Take a walk in Blue Bell Woods listen to the sounds around you, of bird song and bees. Smell the flowers and the scent of Spring in the air. Every year is a new beginning and every day a blessing
"Let the peace of Christ rule in your hearts." (Colossians 3:15a NIV)I would love to hear from you, if you don't have a blog you can still comment, join google it's free. I appreciate hearing from you.
Monday, October 29, 2012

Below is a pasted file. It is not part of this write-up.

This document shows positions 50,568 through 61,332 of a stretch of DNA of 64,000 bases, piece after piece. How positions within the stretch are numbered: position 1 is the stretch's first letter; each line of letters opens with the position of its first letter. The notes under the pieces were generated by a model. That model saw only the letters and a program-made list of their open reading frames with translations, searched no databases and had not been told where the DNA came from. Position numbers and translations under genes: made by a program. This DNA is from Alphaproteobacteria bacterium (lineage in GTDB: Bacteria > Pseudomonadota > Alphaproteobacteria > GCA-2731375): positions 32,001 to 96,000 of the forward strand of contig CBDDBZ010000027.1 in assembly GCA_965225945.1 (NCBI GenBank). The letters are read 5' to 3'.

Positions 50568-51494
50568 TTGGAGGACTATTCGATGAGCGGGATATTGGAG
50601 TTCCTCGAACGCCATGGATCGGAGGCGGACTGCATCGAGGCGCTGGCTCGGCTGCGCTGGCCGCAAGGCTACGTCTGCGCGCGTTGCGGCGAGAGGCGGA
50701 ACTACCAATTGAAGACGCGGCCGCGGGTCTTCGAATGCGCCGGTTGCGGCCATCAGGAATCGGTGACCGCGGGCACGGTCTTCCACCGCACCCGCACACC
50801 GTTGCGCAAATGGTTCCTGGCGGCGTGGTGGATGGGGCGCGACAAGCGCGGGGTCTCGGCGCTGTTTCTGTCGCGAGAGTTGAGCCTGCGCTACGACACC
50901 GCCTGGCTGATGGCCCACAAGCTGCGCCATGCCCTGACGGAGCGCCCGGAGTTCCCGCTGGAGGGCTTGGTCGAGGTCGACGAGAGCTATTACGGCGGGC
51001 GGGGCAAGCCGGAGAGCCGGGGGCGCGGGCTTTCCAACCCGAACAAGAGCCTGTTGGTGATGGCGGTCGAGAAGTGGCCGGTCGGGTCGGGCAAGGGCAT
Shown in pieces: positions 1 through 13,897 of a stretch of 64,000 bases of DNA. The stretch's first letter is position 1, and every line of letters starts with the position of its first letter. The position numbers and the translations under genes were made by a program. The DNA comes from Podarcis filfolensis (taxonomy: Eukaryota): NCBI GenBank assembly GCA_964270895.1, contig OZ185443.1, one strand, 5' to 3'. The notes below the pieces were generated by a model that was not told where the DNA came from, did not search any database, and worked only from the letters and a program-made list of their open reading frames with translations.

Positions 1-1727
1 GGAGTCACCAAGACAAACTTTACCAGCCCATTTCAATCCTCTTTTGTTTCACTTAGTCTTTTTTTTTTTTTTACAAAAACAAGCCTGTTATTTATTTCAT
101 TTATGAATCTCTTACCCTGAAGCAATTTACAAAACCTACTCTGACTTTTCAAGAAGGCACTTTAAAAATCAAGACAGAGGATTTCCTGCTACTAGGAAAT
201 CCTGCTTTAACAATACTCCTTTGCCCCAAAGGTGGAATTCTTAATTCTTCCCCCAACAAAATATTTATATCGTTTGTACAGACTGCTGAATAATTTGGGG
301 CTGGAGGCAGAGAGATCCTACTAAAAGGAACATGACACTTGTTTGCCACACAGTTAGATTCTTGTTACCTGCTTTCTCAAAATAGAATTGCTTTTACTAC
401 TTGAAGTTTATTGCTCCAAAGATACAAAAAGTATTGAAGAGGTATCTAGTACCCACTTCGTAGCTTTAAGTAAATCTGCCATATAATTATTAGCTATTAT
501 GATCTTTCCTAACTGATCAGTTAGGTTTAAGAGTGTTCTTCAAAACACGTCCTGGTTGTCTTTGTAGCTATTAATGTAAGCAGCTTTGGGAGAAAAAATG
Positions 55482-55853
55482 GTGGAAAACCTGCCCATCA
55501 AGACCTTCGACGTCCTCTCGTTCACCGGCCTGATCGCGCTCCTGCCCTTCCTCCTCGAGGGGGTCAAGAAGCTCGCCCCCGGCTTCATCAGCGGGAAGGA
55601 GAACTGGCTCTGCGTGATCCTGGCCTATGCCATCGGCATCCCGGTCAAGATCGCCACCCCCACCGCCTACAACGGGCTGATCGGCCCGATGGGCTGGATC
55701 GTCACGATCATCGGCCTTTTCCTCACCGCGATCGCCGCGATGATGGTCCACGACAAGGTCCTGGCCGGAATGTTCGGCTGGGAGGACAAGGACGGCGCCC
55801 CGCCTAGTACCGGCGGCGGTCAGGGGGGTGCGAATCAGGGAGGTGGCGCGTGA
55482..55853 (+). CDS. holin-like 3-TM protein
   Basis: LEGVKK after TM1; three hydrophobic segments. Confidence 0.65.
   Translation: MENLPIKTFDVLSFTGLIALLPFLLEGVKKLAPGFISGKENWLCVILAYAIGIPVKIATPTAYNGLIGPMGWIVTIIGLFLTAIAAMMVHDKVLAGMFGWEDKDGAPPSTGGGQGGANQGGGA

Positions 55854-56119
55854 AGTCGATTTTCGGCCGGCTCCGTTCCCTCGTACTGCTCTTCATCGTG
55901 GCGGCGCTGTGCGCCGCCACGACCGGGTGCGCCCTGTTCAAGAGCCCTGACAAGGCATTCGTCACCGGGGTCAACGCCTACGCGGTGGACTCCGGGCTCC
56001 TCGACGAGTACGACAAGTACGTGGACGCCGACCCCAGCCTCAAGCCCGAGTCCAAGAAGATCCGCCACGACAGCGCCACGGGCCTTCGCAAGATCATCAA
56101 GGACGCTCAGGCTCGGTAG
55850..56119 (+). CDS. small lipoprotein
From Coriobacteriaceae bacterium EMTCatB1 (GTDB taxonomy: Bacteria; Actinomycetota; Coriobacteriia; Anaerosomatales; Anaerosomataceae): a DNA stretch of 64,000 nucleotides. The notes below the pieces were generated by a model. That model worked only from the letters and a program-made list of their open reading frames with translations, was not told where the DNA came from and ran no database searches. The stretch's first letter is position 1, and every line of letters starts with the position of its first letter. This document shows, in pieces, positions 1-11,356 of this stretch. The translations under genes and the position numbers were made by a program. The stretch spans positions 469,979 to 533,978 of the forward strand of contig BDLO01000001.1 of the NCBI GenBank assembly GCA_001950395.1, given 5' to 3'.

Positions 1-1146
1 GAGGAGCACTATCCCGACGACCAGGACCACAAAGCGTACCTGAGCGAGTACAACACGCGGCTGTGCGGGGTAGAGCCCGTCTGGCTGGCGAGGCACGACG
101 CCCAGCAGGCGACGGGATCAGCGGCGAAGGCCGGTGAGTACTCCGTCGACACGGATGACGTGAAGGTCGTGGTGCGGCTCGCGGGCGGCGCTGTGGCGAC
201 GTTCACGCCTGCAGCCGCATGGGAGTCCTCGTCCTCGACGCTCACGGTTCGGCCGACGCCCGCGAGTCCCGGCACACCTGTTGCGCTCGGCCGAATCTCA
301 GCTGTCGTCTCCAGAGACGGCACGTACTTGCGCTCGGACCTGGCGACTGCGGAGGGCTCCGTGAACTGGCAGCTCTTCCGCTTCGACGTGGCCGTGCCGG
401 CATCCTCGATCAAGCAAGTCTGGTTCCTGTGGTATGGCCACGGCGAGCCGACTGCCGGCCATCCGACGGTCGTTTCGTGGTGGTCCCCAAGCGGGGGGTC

I have always liked sheep. They are quiet shy creatures that are a big part of the English countryside. We seldom see sheep here in Michigan. Over there they are everywhere, especially in the north and in Wales. Nah......they are everywhere. The thing is, in the south they are more likely to be in their fields. When you go up into Yorkshire and the Dales or the Lake district and Scotland, well they are everywhere. They don't care about boundaries, oh no......they are on the roads, on the stone walls everywhere. Pretty often one has to wait while the farmer gets them from one field to another. In that part of the country you can travel on "gated roads" they are interesting to say the least. They are real roads but they will travel through fields and go through farm yards. One time we ended up in a flock of sheep on top of a hill, wonderful views. Had to keep getting in and out of the car to open and close gates. It was awesome. Certainly memorable. We would wind our way through country lanes with sheep standing on the stone walls, sometimes above us.....it made me feel they may jump down onto the car any minute. Those pictures are hidden away somewhere and in any case too small and faded now to bother putting on the computer. So I rely on others pictures to show my own memories. One of the nice things about being on my friends farm during lambing time, we would get to look after the babies abandoned by their mums. Mrs Dryden would have them nestled next to the fire on a blanket. We would teach them to suckle and then take a bottle. You have to dip your fingers in the milk and stick it in the mouth, then when it gets the idea to suck you can stick the nipple in its mouth. Their little gums are hard and they suck quite strong unless they are sick. The little hooves remind us its not a puppy dog and the tight curls are rough as well as soft. The first time I saw something being born was a lamb. Country life can be sweet.........it can also be harsh. I was also aware of things like Anthrax outbreaks in Scotland and the farms around us dealing with Foot and Mouth disease. Farmers could loose entire herds and the smell of roasting flesh permeated the air. Clouds of smoke coming from farm after farm. We would have to wash our boots in disinfectant going on to the farm and coming back off. Glad that for the most part those days are rare now. ............................................................................................... PS someone had asked about the paint marks on the sheep and this is a reply from someone who reads my blog. I thought it would be nice to show his reply (with his permission) "Living on a sheep farm, I can confirm that to reach my house by car in the middle of the 'secret valley' you have to open and shut two gates to stop the sheep from disappearing. They are free to roam over a large portion of the valley but seem to prefer standing in the middle of the road holding up the traffic :-) The sheep also have coloured marks of spray paint on them and the colour can denote many things - who they belong to, which ones will give birth first, which ones are having twins and, I'm afraid, which ones will be going off to market. Loved your post, so accurate. Our Cotswolds region of England has more sheep than people living in it and even has its own rare breed named after the hills - the Cotswold sheep." Johnson